FCC Smacks RadioShack, Others for Label OmissionsRetailers Failed to Properly Label Analog-Only TV Sets 10/16/2007 01:25:00 AM Eastern
The Federal Communications Commission started hitting retail stores in their wallets after finding that some initial citations didn't achieve the desired result.
The FCC Tuesday fined a half-dozen retail stores, including RadioShack, almost $100,000 for failing to properly label their TV sets.
RadioShack was fined $16,000 for what the FCC said were willful and repeated violations. The company disputed that characterization.
According to the commission, it cited RadioShack May 31 but issued no fine for selling TVs with only analog tuners without displaying the requisite consumer alert "in close proximity." It issued additional citations June 1 and 11 and began inspections June 12 that found that the labels were still missing in two stores.
As of May 25, according to FCC rules, sets without digital tuners must be clearly marked, either on the set or in close proximity, with the warning that the sets will not receive over-the-air broadcasts after February 2009 unless equipped with converter boxes.
The FCC has been spot-checking compliance through visits to stores and monitoring of Web sites.
Five other less-well-known stores were fined for failure to label their sets properly. All had been given citations over the summer, with the FCC saying its Enforcement Bureau had followed up only to find that all, to greater or lesser extents, had continuing violations.
The biggest fines were levied against Fred Meyer and Ultimate Electronics ($24,000 apiece), followed by $16,000 apiece for RadioShack and Boscov's and $8,000 apiece for Gregg Appliances and Trans World Entertainment.
The FCC warned that if citations didn't work, fines would be forthcoming, but while it has said that it could fine stores $11,000 per day for each day they were not in compliance (up to $97,000), it did not levy any continuing fines.
That is because it would have had to go back to the same model TV set and store,or online entry, where the initial citation was made and track that to levy a continuing violation. Instead, it levied one-time fines of $8,000 per model per store, which is in line with other labeling violation fines at the FCC and is why the fines are all multiples of 8.
"Yesterday's notice from the FCC regarding our agreement to pay $16,000 for failing to properly display Consumer Alert labels needs to be put in perspective," said RadioShack spokesman Charles Hodges.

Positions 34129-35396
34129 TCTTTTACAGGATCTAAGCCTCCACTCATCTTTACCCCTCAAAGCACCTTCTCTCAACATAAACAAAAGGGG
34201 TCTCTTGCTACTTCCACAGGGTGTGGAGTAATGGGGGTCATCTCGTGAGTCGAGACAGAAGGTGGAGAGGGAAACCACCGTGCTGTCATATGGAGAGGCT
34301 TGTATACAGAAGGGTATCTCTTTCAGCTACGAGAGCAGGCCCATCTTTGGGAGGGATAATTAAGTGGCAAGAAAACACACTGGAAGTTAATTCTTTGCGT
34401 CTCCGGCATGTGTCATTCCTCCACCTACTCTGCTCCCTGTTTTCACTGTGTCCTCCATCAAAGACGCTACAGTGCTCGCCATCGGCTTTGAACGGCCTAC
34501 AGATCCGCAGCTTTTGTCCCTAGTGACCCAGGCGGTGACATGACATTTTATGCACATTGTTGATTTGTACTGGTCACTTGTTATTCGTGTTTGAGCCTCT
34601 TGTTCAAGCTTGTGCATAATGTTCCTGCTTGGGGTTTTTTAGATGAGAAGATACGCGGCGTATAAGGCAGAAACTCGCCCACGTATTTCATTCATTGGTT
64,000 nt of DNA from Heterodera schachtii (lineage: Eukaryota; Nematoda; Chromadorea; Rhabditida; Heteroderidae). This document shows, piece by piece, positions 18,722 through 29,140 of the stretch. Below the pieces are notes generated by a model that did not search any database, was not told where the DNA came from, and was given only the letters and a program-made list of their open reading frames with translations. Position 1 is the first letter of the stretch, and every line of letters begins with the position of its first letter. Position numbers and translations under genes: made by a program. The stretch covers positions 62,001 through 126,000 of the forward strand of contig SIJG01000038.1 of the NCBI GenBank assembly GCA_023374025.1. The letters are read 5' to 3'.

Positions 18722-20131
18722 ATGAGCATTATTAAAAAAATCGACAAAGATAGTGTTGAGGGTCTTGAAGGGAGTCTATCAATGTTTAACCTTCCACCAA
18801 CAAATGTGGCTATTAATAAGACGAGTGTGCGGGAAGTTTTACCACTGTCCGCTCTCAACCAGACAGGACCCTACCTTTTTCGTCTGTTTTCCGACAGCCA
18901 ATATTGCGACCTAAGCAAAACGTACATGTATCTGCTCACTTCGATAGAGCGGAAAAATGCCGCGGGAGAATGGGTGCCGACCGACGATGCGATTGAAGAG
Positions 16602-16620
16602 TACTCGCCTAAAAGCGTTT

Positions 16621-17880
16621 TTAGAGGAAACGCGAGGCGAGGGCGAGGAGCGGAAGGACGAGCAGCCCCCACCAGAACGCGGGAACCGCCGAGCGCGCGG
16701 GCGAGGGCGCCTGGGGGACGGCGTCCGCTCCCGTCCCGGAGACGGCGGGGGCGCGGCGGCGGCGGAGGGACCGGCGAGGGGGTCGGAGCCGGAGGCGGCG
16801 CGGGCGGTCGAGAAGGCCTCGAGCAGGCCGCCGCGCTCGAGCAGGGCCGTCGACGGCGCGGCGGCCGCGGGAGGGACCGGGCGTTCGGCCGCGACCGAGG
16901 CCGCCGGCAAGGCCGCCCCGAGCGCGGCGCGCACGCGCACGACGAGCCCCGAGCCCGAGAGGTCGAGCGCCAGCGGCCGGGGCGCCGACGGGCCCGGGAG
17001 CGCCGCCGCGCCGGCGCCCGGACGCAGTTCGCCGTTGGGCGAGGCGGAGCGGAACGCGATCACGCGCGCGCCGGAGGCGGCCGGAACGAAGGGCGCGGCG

"RadioShack was cited for two separate incidents where the same model analog product, in two separate stores, was determined by the FCC inspectors to not have the appropriate Consumer Alert label. All other analog products in those stores and in our other stores were found to be properly tagged and displayed.
"Two things need to be considered," he said, "the intent and the scope."
"Regarding intent, RadioShack has numerous initiatives underway to inform customers about the digital transition, including online information, in-store signage and employee education. RadioShack substantially delivered when the FCC first imposed the labeling requirements in May 2007. When the FCC first warned the company through citations, RadioShack responded with stepped-up compliance inspections, including random spot checks to ensure store compliance. We therefore regret and dispute the FCC’s characterization of these two incidences as “willful” and “repeated;” we view them as an unfortunate and unintentional oversight.
"Considering the scope, we have more exposure than other retailers with a store count of 4,500. As such, we believe two notices of apparent liability actually supports how successful our educational efforts have been to date. RadioShack has fully understood the importance of compliance with the FCC’s labeling mandates and with helping to ensure consumers understand what the digital broadcast transition means to them and what products are affected. Although not perfect, we view the FCC’s finding of only two noncompliant devices in two stores nationwide as indicative of a successful effort on RadioShack’s part."